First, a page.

The agency or consultancy model is incredibly simple. At its most basic a consultancy business matches people with client work. In the PR industry, salaries typically account for 55 to 60 per cent of fee income. Overheads should account for 20 to 25 per cent, leaving a balance of 20 per cent or so profit.
Clients are attracted to talented people, a strong brand and a robust proposition. They are also typically risk adverse so you can expect to have a tough time persuading clients to come on board in your initial few years. Your first few clients are likely to be mates. But that’s okay. De-risk your own investment by starting small and keeping an iron grip on costs.
Many of the services around a PR business are now commodity products. Distribution is almost exclusively via networks.
“Use Realwire or Sourcewire for press release distribution. Use Getting Ink Requests to find out about editorial opportunities. Use Google Alerts via RSS to Google Reader and Google Blog Search for monitoring,” says Andrew Smith, Escherman managing director.
Smith showed recently in a blog post how it is possible to build a PR business on a credit card. His post was tongue-in-cheek but it proved how little it costs to start a business. But the fundamental point that he makes is sound. PR is a knowledge-based industry that doesn’t require significant outlay in capital assets.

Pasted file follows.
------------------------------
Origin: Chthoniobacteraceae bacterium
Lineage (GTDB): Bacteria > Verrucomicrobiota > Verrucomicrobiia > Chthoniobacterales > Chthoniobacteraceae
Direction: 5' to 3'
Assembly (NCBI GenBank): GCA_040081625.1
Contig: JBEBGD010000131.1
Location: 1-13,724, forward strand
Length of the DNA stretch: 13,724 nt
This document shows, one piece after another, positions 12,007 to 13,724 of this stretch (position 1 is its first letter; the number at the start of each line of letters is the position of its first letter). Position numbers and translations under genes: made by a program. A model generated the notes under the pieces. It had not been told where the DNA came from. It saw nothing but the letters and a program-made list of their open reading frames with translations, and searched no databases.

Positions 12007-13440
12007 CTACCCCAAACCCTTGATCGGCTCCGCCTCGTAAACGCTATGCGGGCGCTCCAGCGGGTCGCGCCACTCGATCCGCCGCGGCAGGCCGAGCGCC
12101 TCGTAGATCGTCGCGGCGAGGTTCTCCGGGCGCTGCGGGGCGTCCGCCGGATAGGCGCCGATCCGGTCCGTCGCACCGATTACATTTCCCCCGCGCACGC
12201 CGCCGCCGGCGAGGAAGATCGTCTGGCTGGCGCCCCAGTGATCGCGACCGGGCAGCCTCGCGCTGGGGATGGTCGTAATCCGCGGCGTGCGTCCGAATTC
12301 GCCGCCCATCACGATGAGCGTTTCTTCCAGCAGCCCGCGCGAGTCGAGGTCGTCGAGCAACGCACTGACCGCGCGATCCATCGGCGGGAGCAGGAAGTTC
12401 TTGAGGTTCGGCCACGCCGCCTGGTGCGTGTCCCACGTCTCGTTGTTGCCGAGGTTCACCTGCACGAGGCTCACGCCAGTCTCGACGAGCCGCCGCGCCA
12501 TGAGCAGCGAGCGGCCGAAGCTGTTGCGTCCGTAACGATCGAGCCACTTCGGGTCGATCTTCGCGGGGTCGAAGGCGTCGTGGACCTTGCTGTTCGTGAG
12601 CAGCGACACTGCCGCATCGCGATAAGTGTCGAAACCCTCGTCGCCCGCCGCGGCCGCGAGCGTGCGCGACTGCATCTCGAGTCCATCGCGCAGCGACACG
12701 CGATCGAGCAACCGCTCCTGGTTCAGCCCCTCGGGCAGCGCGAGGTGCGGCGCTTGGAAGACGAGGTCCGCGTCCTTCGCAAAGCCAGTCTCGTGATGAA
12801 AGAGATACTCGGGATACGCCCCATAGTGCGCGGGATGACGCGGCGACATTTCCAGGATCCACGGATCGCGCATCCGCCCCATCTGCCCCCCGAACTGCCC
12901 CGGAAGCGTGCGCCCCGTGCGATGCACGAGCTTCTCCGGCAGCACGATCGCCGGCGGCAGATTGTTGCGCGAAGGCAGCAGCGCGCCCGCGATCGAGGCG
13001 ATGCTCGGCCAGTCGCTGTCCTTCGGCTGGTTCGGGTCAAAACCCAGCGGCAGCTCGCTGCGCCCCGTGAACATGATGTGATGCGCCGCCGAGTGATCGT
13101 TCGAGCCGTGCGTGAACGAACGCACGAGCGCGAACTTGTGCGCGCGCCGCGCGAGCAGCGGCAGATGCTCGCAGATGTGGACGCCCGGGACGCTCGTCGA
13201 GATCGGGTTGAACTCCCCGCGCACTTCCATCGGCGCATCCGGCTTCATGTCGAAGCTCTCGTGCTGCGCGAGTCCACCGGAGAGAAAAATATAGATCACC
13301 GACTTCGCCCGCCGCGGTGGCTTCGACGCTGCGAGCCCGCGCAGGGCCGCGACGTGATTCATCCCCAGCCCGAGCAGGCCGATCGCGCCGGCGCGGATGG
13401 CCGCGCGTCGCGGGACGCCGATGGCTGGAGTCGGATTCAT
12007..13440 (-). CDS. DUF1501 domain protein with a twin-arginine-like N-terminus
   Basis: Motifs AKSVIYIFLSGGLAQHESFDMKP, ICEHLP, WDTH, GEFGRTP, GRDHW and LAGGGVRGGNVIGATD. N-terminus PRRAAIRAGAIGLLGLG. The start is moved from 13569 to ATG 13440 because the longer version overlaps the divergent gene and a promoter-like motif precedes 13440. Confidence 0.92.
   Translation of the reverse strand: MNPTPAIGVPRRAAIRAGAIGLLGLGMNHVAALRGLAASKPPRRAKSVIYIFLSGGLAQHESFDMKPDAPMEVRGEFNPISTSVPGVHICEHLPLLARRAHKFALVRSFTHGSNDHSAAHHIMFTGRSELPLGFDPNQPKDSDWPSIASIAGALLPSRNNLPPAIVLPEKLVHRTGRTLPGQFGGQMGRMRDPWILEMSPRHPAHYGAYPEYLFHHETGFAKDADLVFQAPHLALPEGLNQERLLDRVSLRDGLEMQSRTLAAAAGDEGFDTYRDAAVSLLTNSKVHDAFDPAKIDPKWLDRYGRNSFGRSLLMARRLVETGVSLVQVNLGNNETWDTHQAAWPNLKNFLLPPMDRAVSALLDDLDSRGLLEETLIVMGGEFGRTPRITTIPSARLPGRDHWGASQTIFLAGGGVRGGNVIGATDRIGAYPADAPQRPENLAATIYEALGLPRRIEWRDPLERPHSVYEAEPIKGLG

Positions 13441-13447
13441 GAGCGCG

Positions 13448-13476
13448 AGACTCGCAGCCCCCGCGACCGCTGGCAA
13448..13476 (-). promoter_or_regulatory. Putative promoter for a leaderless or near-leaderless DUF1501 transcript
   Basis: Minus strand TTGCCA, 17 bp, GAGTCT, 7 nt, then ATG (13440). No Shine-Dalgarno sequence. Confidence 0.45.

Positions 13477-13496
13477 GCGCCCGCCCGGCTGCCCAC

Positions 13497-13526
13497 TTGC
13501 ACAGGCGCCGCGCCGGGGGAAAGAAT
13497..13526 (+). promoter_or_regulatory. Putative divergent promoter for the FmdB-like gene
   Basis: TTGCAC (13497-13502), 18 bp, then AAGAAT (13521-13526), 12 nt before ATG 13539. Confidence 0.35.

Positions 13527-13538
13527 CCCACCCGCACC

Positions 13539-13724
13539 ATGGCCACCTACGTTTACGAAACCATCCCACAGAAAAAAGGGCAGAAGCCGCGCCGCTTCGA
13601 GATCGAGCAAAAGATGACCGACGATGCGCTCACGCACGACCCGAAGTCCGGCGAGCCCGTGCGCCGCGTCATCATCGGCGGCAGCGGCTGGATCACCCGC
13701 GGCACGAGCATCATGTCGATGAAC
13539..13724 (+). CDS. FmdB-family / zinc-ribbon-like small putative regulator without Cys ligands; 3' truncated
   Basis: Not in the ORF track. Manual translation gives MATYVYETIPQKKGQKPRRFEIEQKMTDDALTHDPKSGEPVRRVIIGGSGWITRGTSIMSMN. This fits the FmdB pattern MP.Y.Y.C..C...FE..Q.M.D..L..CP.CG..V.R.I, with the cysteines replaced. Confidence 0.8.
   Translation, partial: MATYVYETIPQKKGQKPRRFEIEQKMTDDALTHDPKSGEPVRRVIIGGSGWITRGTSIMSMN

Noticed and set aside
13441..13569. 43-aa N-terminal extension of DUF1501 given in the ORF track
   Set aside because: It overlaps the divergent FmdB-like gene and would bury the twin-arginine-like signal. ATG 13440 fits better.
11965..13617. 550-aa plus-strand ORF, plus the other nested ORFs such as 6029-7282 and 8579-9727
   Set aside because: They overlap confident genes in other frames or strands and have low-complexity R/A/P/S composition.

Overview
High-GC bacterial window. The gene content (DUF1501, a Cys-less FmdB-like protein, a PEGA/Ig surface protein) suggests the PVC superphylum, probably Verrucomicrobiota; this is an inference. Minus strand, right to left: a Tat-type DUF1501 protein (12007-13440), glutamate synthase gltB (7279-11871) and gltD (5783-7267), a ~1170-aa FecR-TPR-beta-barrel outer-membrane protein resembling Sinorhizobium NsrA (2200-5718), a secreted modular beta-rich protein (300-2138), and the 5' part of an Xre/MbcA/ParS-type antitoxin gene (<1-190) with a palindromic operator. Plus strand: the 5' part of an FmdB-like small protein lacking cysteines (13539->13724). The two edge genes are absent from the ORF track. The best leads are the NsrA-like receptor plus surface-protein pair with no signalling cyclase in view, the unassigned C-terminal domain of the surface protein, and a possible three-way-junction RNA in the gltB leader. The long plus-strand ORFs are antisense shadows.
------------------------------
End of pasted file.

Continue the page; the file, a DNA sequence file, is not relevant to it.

Creating a business is one of the few ways of developing an asset that will have a significant and tradable value in the event of an exit. It is a long term game but is a sure route to breaking the link between the hours you work and the income you generate.
I have immense admiration for anyone that starts up their own business and delight in the fact that Rainier PR and Loewy have spawned numerous start-ups. It’s healthy for the industry as it encourages new thinking, promotes innovation and drives up standards.
Write a 12 month and a five year business plan to map out your objectives. And then measure yourself against it on a quarterly basis
Produce a cash flow projection to determine what level of investment you need to get your PR consultancy off the ground
Going it alone is tough. Consider pulling together a team of people with complementary skills to share your risk
PR consultancies are typically poor at marketing themselves. Create a strong brand and invest some energy behind it and you’ll well on your way to winning for first client
The PR industry is a crowded market. You need a proposition that will create cut through and engage prospects
Don’t expect people to seek you out. You’ll need a programme to drum up business
What investments do you need to make in capital assets to get your business off the ground?
Stephen Waddington is managing director of Speed Communications.